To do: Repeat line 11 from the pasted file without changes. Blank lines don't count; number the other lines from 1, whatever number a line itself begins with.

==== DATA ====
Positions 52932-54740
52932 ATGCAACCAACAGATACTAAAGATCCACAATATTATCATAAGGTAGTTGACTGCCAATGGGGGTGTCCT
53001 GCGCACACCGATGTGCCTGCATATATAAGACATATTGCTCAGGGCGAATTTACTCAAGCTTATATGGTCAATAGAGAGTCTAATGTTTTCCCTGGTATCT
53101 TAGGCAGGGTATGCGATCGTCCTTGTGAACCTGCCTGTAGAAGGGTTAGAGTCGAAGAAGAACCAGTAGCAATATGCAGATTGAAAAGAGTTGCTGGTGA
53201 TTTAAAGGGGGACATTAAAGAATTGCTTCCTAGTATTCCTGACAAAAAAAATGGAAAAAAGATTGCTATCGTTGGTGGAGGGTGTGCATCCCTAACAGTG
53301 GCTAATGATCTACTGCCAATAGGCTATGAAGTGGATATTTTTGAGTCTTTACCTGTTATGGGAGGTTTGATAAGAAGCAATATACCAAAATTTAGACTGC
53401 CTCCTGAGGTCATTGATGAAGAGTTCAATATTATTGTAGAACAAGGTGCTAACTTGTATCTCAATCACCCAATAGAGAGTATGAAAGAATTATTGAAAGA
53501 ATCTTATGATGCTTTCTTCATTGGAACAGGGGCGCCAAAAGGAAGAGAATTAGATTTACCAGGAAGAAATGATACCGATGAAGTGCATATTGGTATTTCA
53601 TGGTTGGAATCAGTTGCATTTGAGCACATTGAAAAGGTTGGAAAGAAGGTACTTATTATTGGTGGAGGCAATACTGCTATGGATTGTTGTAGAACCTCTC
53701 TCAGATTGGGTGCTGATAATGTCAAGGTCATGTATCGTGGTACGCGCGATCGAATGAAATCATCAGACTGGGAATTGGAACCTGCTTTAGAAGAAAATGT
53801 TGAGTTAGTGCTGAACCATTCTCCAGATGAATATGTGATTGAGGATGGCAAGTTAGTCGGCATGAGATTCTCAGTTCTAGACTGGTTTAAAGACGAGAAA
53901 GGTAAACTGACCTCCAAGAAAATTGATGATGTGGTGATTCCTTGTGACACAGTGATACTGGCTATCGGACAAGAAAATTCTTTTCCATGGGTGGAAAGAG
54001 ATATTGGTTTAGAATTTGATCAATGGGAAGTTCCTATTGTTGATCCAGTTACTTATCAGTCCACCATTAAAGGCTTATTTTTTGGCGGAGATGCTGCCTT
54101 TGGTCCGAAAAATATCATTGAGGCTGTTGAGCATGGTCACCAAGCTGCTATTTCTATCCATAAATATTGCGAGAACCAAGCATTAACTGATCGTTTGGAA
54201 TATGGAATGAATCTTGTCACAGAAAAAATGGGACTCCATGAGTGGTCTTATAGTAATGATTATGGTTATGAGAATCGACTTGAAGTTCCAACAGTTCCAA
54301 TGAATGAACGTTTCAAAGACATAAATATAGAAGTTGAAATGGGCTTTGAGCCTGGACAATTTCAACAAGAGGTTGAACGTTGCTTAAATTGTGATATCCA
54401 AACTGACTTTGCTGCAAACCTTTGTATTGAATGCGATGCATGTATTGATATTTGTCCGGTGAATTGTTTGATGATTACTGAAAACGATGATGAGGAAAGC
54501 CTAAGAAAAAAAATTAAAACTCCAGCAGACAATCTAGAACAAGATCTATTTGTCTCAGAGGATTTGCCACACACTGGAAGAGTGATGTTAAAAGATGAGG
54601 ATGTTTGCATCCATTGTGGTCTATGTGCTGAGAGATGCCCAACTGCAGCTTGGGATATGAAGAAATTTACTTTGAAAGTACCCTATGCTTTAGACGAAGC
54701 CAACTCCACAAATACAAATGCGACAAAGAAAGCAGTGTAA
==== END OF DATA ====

53801 TGAGTTAGTGCTGAACCATTCTCCAGATGAATATGTGATTGAGGATGGCAAGTTAGTCGGCATGAGATTCTCAGTTCTAGACTGGTTTAAAGACGAGAAA